The Open University of West Africa, or Ouwa for insiders, is a social enterprise based in California and with a subsidiary in Ghana. John Roberts and his co-founder have started it from scratch from a simple but contradictory observation: while higher education penetration in Africa is very low, a lot of great universities all around the world are starting to put their courses online through platforms like Coursera, edX etc.
Making use of this context, Ouwa is the last mile delivery system for open education resources for an online university but in an offline context. And this offline context may be the most important of all. Because the goal is not just provide access to those courses, but also help people become economically empowered by what is happening through those courses. In other words, it is to take learning beyond the classroom, apply it to real life, and help people bridge the gap between their studies and their professional life, so that the learning does not get wasted, but creates real value on the ground.
The real question John and his partner asked themselves was: “how can we address poverty?”. Education was the easy answer, but what they really wanted was education that affects poverty, that changes family’s life, not just education that helps you think better, or read better.
So, concretely, what happens in Ouwa? The program works around 3 pillars: educate, incubate and invest.
First, they recruit the incubates through start-up competitions or week ends. It’s not only social enterprises per se in theory, but enterprises that are socially and environmentally responsible. The winners are offered spots at Ouwa, a great office space in the centre of Accra with computers, Wifi, meetings room, cafeteria etc.
It’s an incredibly dynamic and inspiring environment, where the incubates have access to all the educational resources that exist online. And as a good Internet connection is often very difficult to have in Accra, videos are already downloaded, which increases retention.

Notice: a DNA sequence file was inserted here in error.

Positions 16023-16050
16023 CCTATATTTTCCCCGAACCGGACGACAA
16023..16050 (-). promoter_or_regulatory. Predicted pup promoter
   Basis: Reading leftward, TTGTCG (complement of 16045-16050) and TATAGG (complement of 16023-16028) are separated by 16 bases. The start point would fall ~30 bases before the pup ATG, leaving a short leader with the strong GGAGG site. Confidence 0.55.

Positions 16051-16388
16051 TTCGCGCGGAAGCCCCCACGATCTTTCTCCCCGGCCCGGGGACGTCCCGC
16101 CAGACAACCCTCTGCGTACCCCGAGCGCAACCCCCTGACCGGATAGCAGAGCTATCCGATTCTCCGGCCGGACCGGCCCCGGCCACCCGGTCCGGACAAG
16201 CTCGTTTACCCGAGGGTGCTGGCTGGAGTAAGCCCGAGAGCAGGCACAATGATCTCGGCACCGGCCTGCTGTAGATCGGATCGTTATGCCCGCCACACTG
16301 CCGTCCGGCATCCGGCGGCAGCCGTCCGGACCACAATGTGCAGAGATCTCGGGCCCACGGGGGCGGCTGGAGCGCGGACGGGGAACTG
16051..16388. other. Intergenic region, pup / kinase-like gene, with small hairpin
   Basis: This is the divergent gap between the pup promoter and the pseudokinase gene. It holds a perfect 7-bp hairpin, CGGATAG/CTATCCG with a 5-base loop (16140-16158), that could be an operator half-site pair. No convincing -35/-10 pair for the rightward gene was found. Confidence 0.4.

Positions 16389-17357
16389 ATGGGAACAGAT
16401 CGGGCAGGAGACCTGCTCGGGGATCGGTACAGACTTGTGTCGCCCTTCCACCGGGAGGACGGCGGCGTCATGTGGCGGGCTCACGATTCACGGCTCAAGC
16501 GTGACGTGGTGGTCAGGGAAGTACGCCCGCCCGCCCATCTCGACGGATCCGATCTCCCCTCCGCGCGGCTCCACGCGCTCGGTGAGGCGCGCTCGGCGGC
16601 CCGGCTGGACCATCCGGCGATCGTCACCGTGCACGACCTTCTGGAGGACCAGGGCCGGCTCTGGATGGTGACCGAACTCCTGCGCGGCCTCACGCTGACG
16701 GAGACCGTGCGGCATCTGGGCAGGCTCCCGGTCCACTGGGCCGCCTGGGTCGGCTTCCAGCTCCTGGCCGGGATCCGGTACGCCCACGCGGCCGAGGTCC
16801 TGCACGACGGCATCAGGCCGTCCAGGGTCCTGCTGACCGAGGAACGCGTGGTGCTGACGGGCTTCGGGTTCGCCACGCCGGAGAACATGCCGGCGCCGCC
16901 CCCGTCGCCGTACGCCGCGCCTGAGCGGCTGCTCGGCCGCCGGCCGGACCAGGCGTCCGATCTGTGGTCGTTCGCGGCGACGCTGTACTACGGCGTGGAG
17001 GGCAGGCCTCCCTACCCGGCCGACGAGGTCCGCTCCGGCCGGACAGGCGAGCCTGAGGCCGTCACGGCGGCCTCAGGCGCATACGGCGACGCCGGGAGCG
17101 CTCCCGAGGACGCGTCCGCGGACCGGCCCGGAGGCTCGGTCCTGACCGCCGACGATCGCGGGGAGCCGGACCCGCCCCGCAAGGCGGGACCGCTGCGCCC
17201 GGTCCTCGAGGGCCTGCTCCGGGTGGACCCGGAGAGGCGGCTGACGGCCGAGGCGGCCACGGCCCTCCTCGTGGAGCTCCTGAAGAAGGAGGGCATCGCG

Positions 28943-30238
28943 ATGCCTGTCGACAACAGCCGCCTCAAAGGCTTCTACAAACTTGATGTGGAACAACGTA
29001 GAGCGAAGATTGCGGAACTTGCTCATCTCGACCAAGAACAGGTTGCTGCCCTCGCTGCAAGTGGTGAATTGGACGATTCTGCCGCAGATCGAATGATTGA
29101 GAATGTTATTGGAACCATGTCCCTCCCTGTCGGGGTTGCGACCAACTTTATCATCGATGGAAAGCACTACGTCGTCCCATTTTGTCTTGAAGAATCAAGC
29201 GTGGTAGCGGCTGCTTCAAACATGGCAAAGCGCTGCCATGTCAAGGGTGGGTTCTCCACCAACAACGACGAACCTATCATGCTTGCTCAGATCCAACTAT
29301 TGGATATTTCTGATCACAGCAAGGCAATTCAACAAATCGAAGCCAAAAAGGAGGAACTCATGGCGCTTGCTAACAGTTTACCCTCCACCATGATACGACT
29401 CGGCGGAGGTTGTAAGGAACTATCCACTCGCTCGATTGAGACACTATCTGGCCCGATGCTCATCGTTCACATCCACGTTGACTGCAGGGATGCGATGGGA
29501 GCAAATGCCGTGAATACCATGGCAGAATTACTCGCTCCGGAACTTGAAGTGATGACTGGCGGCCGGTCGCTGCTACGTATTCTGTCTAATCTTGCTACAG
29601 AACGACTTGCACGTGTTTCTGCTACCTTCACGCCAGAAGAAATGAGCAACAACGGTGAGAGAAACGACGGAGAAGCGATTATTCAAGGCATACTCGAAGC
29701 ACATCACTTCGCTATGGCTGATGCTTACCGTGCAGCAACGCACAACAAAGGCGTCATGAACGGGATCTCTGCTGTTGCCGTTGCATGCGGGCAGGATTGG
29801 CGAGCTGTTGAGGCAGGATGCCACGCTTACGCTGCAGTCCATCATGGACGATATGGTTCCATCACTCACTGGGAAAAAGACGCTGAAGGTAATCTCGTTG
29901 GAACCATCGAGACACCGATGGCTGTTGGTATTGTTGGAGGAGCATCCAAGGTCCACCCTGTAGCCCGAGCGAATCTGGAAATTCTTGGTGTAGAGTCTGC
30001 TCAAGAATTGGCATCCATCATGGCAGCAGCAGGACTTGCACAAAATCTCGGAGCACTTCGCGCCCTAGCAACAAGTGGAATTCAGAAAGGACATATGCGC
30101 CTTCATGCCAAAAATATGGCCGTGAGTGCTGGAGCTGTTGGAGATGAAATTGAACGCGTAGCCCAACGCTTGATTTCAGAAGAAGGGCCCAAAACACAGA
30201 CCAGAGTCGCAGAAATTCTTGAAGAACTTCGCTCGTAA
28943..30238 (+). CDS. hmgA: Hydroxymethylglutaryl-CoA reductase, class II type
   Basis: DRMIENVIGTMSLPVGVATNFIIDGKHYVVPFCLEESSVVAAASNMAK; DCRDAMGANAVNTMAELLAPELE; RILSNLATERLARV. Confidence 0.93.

Beyond the material aspect, Ouwa offers mentoring along with access to their network. As for the 3rd pillar, the investment part, in addition to Ouwa’s funds, they work hand to hand with a new start-up, SliceBiz, incubated within the university, which has developed an incredible new model of crowdfunding for start-ups (article to come).
The full model, which is currently being tested in Accra, will be to have different faculties within Ouwa: agriculture, medicine, film etc. and each faculty will have its own business model. For now, they have started with the faculty of agriculture: they will soon be operating farms in conjunction with their graduates and a percentage of the output of those farms would go right back into funding the ecosystem of Ouwa.
The business model is simple: all those resources are offered in return for a 5% equity fee from the start-ups outputs, along with a very small membership fee like that is around $10 a year. But Ouwa is in fact a cooperatively owned model: John and his partner each owns only 1% of the company and they allocate the rest to their graduates. As John says: “It’s not charity, we want money to be made, but we want the money to go to the masses, to the graduates and their families.”
Ouwa is not a revolution, they were inspired by a lot of models but they add a lot of pieces from those models. And they have indeed innovated in this model: very small fees, incubates can enter the “program” at any point (Ouwa meets them where they are), and they are combining investment and incubation all into education.
Right now, Ouwa is incubating its model in Accra, Ghana. The context is indeed favorable: it is an increasing emerging city, and a lot of people here understand what it is about. John talks about “the easy way”, kind of a top-down strategy. They do tried for a while to do something similar in Burkina, but the attraction of what they were doing was too small. Accra is definitely the strategic place for the short term, to test and prove the model, but their real goal is to get to that second or third tiers city or places like Burkina or Mali that have very low access to education.
The next step? Using their very vast network across Africa, they intend to scale before the end of the year, and are targeting 5 countries for expansion. For now, they are helping continue to make Accra a real hub, and to prove to Africa that young entrepreneurs can be the real key to change.